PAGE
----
But John McCarthy's interest in history – and getting it right – is admirable. He went to Haileybury, one of whose old boys was General Allenby. John's hostage humour shines through. Allenby took Megiddo as part of his title – Viscount Allenby of Megiddo and of Felixstowe. "Setting the scene of his military triumph – and that of the Book of Revelation's Judgement Day – alongside a minor English seaside resort has to be one of the most extraordinary and endearing of geographical twinnings," McCarthy writes. "But I did begin to think that if he had stayed in Felixstowe, I might not be sitting in that hole in the ground." Spot on, John. And that was some historical hole.

React Now

Latest stories from i100
Have you tried new the Independent Digital Edition apps?
iJobs Job Widget
iJobs General

SSRS Report Developer - Urgent Contract - London - £300pd

£300 Per Annum: Clearwater People Solutions Ltd: SSRS Report Developer – 3 Mon...

KS1 Teacher

£95 - £150 per day: Randstad Education Birmingham: Key Stage 1 teacher require...

HR Business Partner - Essex - £39,000 plus benefits

£32000 - £39000 per annum + benefits + bonus: Ashdown Group: Generalist HR Man...

Trainee Recruitment Consultant

£18000 - £30000 per annum + uncapped: SThree: Do you feel like your sales role...

Day In a Page

Read Next
The influx of hundreds of thousands of eastern European workers has significantly altered the composition of some parts of Britain  

Immigration is the issue many in Labour fear most

Nigel Morris
The Lord Mayor of London Fiona Woolf heads the inquiry  

Why should Fiona Woolf be expected to remember every dinner date?

Mark Steel
How could three tourists have been battered within an inch of their lives by a burglar in a plush London hotel?

A crime that reveals London's dark heart

How could three tourists have been battered within an inch of their lives by a burglar in a plush London hotel?
Meet 'Porridge' and 'Vampire': Chinese state TV is offering advice for citizens picking a Western moniker

Lost in translation: Western monikers

Chinese state TV is offering advice for citizens picking a Western moniker. Simon Usborne, who met a 'Porridge' and a 'Vampire' while in China, can see the problem
Handy hacks that make life easier: New book reveals how to rid your inbox of spam, protect your passwords and amplify your iPhone

Handy hacks that make life easier

New book reveals how to rid your email inbox of spam, protect your passwords and amplify your iPhone with a loo-roll
KidZania lets children try their hands at being a firefighter, doctor or factory worker for the day

KidZania: It's a small world

The new 'educational entertainment experience' in London's Shepherd's Bush will allow children to try out the jobs that are usually undertaken by adults, including firefighter, doctor or factory worker
Renée Zellweger's real crime has been to age in an industry that prizes women's youth over humanity

'Renée Zellweger's real crime was to age'

The actress's altered appearance raised eyebrows at Elle's Women in Hollywood awards on Monday
From Cinderella to The Jungle Book, Disney plans live-action remakes of animated classics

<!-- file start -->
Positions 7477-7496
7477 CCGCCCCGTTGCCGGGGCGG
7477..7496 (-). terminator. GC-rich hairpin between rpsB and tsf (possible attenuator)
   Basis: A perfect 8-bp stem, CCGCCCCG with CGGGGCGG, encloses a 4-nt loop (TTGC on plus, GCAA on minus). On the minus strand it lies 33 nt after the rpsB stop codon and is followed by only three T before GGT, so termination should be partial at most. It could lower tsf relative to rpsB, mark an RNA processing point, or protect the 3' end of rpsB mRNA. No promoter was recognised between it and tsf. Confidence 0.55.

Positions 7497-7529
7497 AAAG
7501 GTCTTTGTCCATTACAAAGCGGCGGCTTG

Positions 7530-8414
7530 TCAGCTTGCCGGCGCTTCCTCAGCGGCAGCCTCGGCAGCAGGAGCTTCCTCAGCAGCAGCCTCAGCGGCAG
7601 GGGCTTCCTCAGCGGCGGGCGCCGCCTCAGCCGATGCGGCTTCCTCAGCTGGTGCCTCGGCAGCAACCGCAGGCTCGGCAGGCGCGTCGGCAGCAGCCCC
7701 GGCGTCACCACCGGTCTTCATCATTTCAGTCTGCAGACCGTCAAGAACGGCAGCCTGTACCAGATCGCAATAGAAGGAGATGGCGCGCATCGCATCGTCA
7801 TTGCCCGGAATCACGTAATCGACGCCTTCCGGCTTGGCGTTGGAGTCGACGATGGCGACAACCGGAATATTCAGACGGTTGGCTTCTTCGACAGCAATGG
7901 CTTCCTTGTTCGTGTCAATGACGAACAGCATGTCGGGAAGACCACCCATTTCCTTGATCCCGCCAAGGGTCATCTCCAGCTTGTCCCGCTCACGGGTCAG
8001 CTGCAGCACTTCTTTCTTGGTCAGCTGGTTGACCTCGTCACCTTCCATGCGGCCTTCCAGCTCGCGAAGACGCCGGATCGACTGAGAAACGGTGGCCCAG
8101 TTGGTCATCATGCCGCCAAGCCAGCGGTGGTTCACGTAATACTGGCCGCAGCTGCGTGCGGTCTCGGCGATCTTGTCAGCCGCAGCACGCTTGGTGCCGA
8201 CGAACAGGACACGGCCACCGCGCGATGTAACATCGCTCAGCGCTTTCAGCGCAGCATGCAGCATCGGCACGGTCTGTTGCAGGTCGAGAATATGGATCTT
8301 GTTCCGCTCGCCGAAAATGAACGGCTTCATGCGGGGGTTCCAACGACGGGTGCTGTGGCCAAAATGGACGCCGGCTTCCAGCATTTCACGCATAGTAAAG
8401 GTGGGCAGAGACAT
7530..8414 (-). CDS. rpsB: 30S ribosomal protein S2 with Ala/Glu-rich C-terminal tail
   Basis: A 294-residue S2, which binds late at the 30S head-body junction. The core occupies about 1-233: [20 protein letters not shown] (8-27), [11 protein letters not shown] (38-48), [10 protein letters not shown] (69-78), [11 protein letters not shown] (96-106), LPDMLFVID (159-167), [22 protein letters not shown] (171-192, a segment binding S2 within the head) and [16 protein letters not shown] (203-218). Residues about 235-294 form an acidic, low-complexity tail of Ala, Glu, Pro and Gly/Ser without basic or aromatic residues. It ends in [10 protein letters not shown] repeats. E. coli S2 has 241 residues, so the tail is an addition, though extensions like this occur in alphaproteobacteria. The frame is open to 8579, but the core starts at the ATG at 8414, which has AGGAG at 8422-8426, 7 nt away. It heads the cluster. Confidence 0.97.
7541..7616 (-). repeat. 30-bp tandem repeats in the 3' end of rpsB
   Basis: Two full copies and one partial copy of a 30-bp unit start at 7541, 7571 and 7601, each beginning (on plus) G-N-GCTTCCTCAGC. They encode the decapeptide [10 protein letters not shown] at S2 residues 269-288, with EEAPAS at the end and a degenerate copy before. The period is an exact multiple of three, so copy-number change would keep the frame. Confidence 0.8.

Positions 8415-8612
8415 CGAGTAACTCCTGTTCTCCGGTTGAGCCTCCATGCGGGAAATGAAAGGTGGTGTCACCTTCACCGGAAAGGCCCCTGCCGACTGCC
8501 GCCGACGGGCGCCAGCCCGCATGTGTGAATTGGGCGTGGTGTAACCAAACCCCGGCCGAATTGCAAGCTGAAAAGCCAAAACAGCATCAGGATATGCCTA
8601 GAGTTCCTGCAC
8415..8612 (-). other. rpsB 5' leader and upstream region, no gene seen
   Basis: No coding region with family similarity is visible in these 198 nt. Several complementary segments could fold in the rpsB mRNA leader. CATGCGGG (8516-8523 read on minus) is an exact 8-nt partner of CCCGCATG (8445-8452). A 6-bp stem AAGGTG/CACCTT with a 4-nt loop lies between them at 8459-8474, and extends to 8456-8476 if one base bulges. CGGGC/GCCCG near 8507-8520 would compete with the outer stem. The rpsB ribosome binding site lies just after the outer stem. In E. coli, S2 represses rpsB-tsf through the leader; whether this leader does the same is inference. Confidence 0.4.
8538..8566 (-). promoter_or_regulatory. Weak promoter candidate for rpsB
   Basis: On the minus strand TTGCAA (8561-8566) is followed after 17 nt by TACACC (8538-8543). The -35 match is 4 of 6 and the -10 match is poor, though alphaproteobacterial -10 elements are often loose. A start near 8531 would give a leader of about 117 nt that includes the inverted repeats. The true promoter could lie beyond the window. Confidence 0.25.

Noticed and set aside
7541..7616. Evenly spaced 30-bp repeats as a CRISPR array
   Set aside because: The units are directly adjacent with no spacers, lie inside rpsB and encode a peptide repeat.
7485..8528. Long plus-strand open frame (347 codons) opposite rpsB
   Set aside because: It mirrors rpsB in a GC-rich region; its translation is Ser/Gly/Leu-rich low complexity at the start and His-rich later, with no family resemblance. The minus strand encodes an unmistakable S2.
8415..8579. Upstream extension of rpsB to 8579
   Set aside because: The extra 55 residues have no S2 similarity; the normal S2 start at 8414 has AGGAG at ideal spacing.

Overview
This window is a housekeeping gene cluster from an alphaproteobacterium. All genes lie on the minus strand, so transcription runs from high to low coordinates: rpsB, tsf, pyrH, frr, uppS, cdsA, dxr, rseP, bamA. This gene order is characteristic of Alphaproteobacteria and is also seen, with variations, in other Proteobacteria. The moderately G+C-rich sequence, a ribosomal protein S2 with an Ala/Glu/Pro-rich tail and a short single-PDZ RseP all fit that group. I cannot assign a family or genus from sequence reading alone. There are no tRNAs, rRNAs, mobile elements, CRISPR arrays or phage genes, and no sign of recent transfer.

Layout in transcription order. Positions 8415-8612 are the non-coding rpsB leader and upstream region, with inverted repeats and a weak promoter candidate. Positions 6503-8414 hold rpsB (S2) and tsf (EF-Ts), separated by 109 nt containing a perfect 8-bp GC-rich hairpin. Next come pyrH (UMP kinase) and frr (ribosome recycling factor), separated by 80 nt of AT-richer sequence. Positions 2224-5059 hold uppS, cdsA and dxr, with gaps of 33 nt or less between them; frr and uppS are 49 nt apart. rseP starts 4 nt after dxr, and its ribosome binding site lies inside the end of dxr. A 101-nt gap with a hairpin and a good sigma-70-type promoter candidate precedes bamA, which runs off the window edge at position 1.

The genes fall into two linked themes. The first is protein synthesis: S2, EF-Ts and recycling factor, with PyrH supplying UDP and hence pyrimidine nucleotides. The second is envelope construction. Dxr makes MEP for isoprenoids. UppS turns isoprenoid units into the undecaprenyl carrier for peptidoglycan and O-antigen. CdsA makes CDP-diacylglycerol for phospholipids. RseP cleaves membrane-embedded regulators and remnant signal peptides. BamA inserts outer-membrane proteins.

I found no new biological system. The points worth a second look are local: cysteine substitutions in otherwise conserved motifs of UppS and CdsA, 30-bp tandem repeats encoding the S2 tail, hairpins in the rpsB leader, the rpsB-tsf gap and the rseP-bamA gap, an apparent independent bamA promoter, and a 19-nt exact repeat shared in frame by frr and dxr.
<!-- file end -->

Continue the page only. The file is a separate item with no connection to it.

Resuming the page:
Disney plans live-action remakes of animated classics

From Cinderella to The Jungle Book, Patrick Grafton-Green wonders if they can ever recapture the old magic
Thousands of teenagers to visit battlefields of the First World War in new Government scheme

Pupils to visit First World War battlefields

A new Government scheme aims to bring the the horrors of the conflict to life over the next five years
The 10 best smartphone accessories

Make the most of your mobile: 10 best smartphone accessories

Try these add-ons for everything from secret charging to making sure you never lose your keys again
Mario Balotelli substituted at half-time against Real Madrid: Was this shirt swapping the real reason?

Liverpool v Real Madrid

Mario Balotelli substituted at half-time. Was shirt swapping the real reason?
West Indies tour of India: Hurricane set to sweep Windies into the shadows

Hurricane set to sweep Windies into the shadows

Decision to pull out of India tour leaves the WICB fighting for its existence with an off-field storm building
Indiana serial killer? Man arrested for murdering teenage prostitute confesses to six other murders - and police fear there could be many more

A new American serial killer?

Police fear man arrested for murder of teen prostitute could be responsible for killing spree dating back 20 years
Sweetie, the fake 10-year-old girl designed to catch online predators, claims her first scalp

Sting to trap paedophiles may not carry weight in UK courts

Computer image of ‘Sweetie’ represented entrapment, experts say
Fukushima nuclear crisis: Evacuees still stuck in cramped emergency housing three years on - and may never return home

Return to Fukushima – a land they will never call home again

Evacuees still stuck in cramped emergency housing three years on from nuclear disaster
Wildlife Photographer of the Year: Intimate image of resting lions claims top prize

Wildlife Photographer of the Year

Intimate image of resting lions claims top prize
Online petitions: Sign here to change the world

Want to change the world? Just sign here

The proliferation of online petitions allows us to register our protests at the touch of a button. But do they change anything?